COPD and Smoking: November 2006 Archives

6.7% of Vietnamese suffer from COPD

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COPDHANOI, Nov. 30 (Xinhua) -- Some 6.7 percent of Vietnam's 83.1-million plus population suffer from chronic obstructive pulmonary disease (COPD).

Over 3 million local people are now infected with COPD, which is mainly caused by smoking and environmental pollution, and the figure is increasing, local newspaper Youth on Thursday quoted Vietnamese Deputy Minister of Health Nguyen Thi Xuyen as saying.

To date, Vietnam has spent some nine trillion Vietnamese dong (over 556 million U.S. dollars) on treatment for the sufferers.

COPDCOPD is the fourth leading cause of death in America, claiming the lives of 122,283 Americans in 2003. It is a term used to describe the obstruction of airflow associated primarily with emphysema and chronic bronchitis. While COPD cannot be cured, it can be treated.

Smoking is the primary cause of COPD. About 90 percent of COPD cases are caused by smoking. Other risk factors include air pollution, secondhand smoke, history of childhood respiratory infections, and heredity. This is the fourth consecutive year in which women have exceeded men in the number of deaths attributed to COPD. In 2003, approximately 63,062 females died compared to 59,321 males.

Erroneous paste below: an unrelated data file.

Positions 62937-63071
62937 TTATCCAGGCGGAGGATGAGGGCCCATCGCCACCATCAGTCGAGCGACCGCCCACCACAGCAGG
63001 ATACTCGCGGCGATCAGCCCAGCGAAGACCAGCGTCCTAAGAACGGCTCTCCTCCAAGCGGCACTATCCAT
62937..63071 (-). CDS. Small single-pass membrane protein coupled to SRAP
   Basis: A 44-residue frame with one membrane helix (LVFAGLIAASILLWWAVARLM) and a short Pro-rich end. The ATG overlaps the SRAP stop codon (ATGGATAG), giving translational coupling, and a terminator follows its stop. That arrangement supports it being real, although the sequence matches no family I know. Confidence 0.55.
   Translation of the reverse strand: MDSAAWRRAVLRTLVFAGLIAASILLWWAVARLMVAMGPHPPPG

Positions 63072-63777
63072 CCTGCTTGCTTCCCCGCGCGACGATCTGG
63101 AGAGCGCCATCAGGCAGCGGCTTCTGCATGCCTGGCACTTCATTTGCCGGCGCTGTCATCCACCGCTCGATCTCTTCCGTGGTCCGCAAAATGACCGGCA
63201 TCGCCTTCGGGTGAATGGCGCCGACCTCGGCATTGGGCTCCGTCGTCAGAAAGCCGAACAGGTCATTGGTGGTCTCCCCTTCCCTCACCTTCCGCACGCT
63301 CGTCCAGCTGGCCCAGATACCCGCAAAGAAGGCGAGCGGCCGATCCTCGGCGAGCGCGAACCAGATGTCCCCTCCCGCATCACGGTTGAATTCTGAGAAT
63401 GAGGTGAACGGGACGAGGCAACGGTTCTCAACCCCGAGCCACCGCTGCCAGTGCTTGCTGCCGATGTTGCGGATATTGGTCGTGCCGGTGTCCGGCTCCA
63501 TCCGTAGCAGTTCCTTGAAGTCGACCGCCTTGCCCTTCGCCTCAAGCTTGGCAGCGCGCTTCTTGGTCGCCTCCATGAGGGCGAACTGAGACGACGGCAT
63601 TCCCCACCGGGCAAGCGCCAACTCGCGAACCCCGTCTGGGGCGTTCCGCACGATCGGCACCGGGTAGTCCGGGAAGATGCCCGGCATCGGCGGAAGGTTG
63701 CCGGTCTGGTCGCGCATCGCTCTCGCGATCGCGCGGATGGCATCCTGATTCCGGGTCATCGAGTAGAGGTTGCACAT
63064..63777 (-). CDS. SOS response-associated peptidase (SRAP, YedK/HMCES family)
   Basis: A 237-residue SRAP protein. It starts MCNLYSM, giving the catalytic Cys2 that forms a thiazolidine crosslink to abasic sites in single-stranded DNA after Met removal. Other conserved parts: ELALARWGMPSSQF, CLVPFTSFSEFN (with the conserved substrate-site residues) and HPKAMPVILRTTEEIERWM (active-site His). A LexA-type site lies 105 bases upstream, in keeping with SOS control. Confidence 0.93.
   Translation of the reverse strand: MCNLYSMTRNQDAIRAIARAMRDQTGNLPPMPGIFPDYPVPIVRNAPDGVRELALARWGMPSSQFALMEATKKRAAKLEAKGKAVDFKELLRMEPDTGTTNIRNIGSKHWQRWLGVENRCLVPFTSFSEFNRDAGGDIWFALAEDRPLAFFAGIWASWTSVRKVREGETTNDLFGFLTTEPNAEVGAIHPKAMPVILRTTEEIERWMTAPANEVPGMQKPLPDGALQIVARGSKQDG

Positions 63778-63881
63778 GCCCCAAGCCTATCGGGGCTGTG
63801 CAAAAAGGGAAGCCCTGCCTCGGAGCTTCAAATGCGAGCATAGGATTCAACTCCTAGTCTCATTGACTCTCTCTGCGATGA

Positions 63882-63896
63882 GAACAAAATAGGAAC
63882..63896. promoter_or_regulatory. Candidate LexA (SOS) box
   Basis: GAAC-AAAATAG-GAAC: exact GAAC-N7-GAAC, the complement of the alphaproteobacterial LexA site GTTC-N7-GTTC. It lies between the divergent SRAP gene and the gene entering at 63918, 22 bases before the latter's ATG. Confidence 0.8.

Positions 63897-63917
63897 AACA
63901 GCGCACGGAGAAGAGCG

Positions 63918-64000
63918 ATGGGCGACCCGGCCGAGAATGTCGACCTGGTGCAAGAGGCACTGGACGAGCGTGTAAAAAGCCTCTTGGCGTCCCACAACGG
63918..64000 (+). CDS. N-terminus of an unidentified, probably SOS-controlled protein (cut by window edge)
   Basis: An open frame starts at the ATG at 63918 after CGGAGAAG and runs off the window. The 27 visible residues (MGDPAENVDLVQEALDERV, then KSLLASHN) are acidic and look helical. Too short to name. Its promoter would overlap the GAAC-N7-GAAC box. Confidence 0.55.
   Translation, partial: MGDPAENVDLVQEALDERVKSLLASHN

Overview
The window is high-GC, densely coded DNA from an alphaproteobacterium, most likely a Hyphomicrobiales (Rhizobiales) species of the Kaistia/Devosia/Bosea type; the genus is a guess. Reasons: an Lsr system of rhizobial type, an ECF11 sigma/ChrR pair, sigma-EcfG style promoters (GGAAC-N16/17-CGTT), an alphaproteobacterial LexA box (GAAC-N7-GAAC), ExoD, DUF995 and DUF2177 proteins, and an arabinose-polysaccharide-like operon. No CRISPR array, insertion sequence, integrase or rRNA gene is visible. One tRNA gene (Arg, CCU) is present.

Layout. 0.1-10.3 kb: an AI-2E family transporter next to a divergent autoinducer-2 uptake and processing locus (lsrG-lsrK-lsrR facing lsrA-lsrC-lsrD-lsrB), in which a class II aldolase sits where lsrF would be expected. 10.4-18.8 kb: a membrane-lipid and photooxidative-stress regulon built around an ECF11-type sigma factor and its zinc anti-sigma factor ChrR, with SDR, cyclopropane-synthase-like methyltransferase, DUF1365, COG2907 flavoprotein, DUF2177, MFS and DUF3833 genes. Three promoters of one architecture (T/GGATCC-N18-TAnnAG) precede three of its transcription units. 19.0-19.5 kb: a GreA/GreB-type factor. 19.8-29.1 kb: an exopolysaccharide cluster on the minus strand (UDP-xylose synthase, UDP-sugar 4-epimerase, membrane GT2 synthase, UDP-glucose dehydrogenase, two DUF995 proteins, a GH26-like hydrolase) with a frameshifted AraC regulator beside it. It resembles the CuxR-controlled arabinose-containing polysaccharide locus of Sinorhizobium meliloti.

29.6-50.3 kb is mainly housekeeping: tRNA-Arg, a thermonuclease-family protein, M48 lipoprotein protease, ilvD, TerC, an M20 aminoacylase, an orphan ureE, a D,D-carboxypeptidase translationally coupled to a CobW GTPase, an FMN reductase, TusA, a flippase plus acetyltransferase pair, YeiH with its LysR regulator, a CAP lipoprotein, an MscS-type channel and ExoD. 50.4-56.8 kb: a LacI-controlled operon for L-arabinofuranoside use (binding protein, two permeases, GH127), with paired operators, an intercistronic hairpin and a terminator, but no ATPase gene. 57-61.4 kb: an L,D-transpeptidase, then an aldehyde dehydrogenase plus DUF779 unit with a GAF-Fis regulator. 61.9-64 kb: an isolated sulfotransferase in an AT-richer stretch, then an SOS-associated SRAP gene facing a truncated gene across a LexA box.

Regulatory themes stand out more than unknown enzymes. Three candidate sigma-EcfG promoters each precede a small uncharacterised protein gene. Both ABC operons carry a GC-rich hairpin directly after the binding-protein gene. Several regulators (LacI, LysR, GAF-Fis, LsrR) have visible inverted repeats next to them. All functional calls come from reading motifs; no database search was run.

We need to expand the awareness of a quiet killer. Early detection and the development of new therapies can improve health outcomes and help millions of people with COPD live longer, healthier lives.

Care Found Lacking for Many With Obstructive Lung Disease

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COPDLOS ANGELES, Nov. 14 -- Patients with asthma and chronic obstructive pulmonary disease (COPD) get only half the care that they should, according to a national sample.

Although there are a variety of guidelines for the care of patients with obstructive lung disease, the extent to which they receive it has been largely unknown, said Richard Mularski, M.D., of the Veterans Affairs Healthcare System here, and researchers at Rand Health and UCLA School of Public Health.

The national sample found a grim story, with varying levels of routine and exacerbation care, as well standards of delivery (history taking, laboratory and radiologic studies, geographic location), and patient education, the investigators reported in the November issue of Chest.